By Paula Schlueter Ross
With the words, “Read and take God’s Word to heart at all times, calling upon Him to uphold you in the ministry which is committed to you,” Missouri District President Rev. Dr. Ray Mirly began the rite of installation for the second three-year term of the Rev. Dr. Matthew C. Harrison, 13th president of The Lutheran Church—Missouri Synod.
In a two-hour Service of Installation on Saturday, Sept. 14, in the Chapel of St. Timothy and St. Titus on the campus of Concordia Seminary, St. Louis, Harrison, six vice-presidents, the Synod secretary and members of the LCMS Board of Directors and nine other boards and commissions promised to carry out their duties “with the help of God.”
The installation service, with Holy Communion, included the pageantry of dozens of red-stoled pastors and district presidents who took part in the entrance procession along with the leaders of Lutheran partner churches in Brazil, Canada, Japan, Latvia, Lithuania, Nigeria and Siberia as the congregation sang the processional hymn “Thy Strong Word,” accompanied by an organist and brass quintet.
“It was very good for us to be here and to join your joy,” Bishop Vsevolod Lytkin of the Siberian Evangelical Lutheran Church told Reporter after the service.
Carrying a processional cross and a Witness, Mercy, Life Together banner in the procession were Harrison’s two sons, Matthew, 20, and Mark, 17.
In his sermon (click here to watch video), based on 1 Cor. 1:22-25, the Rev. Dr. Robert Bugbee, president of Lutheran Church—Canada, called it “a blessing” that the installation service was on Holy Cross Day, since “Christ crucified [is] the heart of our life and our work,” even though preaching about Jesus “rubs an awful lot of people the wrong way” in today’s society.
Bugbee cautioned church workers not to get caught up in “aiming [God’s Word] at just about everybody but themselves.”
Calling it a “blunt reality,” he said “no matter what kind of a high post you’ve got in the church, and no matter how much influence you might wield, and no matter how many other people look up to you, you’re a lost and hopeless sinner without this Rescuer [Christ crucified] Who brings you back to God again.”
Bugbee noted that Harrison signs his correspondence with “sub cruce” — Latin for “under the cross.”
“Under the cross is the only place to be if you hope to be saved,” he said. “It’s the only place to be, Synod leaders and district presidents, when you’re trying to stay clear about what sort of a message we have to take to the needy people of North America whom God loves and is aching to have. Under the cross is the place to be when you’re wading through tough times” and “when things sparkle and go very well.”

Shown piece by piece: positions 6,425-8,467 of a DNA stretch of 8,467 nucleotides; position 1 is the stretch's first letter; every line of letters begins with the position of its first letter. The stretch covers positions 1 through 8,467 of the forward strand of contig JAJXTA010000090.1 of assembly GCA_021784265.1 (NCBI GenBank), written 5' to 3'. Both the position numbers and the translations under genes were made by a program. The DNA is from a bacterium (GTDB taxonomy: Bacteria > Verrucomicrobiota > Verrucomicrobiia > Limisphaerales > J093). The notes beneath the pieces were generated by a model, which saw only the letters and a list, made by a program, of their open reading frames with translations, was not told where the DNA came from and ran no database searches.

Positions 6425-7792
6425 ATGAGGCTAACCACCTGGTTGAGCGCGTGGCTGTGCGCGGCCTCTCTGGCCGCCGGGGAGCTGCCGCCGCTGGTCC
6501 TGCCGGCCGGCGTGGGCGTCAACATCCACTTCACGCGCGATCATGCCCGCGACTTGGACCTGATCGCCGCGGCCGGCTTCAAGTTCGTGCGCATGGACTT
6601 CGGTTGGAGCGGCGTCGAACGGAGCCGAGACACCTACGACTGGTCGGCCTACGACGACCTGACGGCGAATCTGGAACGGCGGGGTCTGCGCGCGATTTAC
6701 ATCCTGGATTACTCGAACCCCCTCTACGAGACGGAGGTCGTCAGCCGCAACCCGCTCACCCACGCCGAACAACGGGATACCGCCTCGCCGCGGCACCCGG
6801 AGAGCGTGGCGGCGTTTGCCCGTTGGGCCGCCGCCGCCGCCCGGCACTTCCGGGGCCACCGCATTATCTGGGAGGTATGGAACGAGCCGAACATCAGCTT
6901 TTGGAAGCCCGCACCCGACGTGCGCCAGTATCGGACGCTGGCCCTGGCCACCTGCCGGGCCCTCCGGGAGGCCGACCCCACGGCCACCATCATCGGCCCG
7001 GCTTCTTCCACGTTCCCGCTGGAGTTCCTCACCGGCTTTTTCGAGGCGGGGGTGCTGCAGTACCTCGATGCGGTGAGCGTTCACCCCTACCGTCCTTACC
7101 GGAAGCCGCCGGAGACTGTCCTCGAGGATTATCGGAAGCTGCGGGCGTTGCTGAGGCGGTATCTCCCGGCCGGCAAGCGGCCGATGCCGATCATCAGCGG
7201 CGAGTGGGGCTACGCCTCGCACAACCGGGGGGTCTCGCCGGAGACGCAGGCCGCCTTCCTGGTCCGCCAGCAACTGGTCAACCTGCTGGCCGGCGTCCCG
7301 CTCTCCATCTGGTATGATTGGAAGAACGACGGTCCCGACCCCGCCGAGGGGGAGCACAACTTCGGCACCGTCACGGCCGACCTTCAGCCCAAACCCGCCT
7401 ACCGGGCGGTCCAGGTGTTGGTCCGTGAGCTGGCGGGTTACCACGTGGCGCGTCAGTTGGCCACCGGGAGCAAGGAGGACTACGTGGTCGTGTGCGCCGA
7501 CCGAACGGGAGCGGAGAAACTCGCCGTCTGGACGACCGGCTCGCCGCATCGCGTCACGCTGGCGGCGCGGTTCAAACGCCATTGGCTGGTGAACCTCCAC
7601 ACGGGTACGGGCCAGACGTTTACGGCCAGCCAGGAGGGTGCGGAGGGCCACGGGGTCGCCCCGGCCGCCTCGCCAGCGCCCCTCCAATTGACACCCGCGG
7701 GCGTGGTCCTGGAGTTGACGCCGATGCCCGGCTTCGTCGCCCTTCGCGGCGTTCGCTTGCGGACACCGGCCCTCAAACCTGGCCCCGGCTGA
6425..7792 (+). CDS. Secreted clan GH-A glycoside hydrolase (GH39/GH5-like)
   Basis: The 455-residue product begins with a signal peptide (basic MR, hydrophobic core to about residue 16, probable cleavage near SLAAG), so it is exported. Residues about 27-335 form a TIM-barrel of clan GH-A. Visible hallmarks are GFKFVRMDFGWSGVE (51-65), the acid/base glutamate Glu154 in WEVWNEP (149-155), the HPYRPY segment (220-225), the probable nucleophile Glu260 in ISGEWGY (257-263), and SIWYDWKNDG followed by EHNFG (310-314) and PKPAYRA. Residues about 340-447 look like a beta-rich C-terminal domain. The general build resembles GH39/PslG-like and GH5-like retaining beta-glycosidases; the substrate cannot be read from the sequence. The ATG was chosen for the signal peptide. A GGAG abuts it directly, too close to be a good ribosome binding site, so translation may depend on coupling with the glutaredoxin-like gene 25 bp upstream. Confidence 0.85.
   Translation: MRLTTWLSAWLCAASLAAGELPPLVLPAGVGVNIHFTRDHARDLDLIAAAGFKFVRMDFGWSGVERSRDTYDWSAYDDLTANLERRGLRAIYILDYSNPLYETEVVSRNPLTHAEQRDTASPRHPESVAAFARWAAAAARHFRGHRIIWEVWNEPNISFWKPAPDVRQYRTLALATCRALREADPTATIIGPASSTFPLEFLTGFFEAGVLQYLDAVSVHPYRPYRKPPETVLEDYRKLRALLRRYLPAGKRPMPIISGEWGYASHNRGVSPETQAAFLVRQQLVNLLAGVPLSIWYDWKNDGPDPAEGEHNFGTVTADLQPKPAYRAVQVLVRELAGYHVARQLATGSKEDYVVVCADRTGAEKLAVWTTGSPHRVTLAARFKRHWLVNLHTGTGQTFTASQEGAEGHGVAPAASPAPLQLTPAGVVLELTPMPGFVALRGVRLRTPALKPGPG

Bugbee urged those present to “never let up” on preaching “Christ crucified” to long-time believers, unbelievers and “to ourselves — so that we might be believable servant-leaders whose work has real significance and the help of God’s Holy Spirit.
“[St.] Paul had it right: ‘The foolish way of God is wiser than people’s wisdom, and the weakness of God is stronger than people’s strength.’
“And I think that’s just about the best launching pad that you can find at the beginning of another synodical triennium, and on just about every other kind of day God ever gives you.”
Scripture readings during the service were in German, Spanish and Amharic as well as English.
Following Harrison’s installation, the Rev. Mindaugas Sabutis, bishop of the Evangelical Lutheran Church of Lithuania, described how his “church of martyrs” — persecuted for centuries for their faith — had survived “only by Christ’s mercy.” But even when they had nothing, he said, they had “Christ, crucified and risen.”
Sabutis thanked the Synod for its work worldwide, particularly for its support of Lutherans in Lithuania. Without The Lutheran Church—Missouri Synod, he added, “it’s very hard to imagine our survival, spiritual survival, [as a] confessional church in this world.”
Also attending the installation, in addition to members of LCMS boards and commissions and their families, Synod employees, LCMS congregation members and others, were representatives of Lutheran Hour Ministries, Lutheran Services in America, Lutheran Women’s Missionary League, Lutheran World Relief, Old Catholic English Rite, Roman Catholic Archdiocese of St. Louis and Thrivent Financial for Lutherans.
The installation-service offering of $2,230.50 will benefit the Synod’s Global Seminary Initiative, which helps provide advanced theological education for divinity and deaconess students through LCMS partner churches.
Following the service — under sunny skies and with temperatures in the mid-70s — guests were treated to lunch in the seminary quadrangle.
Joshua Makey, a first-year student at Concordia Seminary who attended the installation with some of his classmates, said he “really enjoyed it.
“I thought it was a really neat opportunity to see our Synod’s leaders and so many clergy in our Synod come together and really support one another as we move into the future and as we install our new leadership. And all [of us] coming together and praising God — that was an amazing thing to see.”
Click links to watch brief video interviews with the Rev. Yutaka Kumei, president of the Japan Lutheran Church; the Rev. Dr. Albert C. Collver III, LCMS director of Church Relations; the Rev. Bernhard Seter, chairman of the LCMS Board for International Mission; the Rev. Dr. Lawrence R. Rast Jr., president of Concordia Theological Seminary, Fort Wayne, Ind.; the Rev. Charles Wokoma, professor at JEML Seminary in Nigeria, West Africa; and Maggie Karner, director of LCMS Life and Health Ministries, and Barbara Below, assistant to LCMS President Rev. Dr. Matthew C. Harrison.
To see more photos from the installation service, click here.
Updated Sept. 16, 2013 / Sept. 20, 2013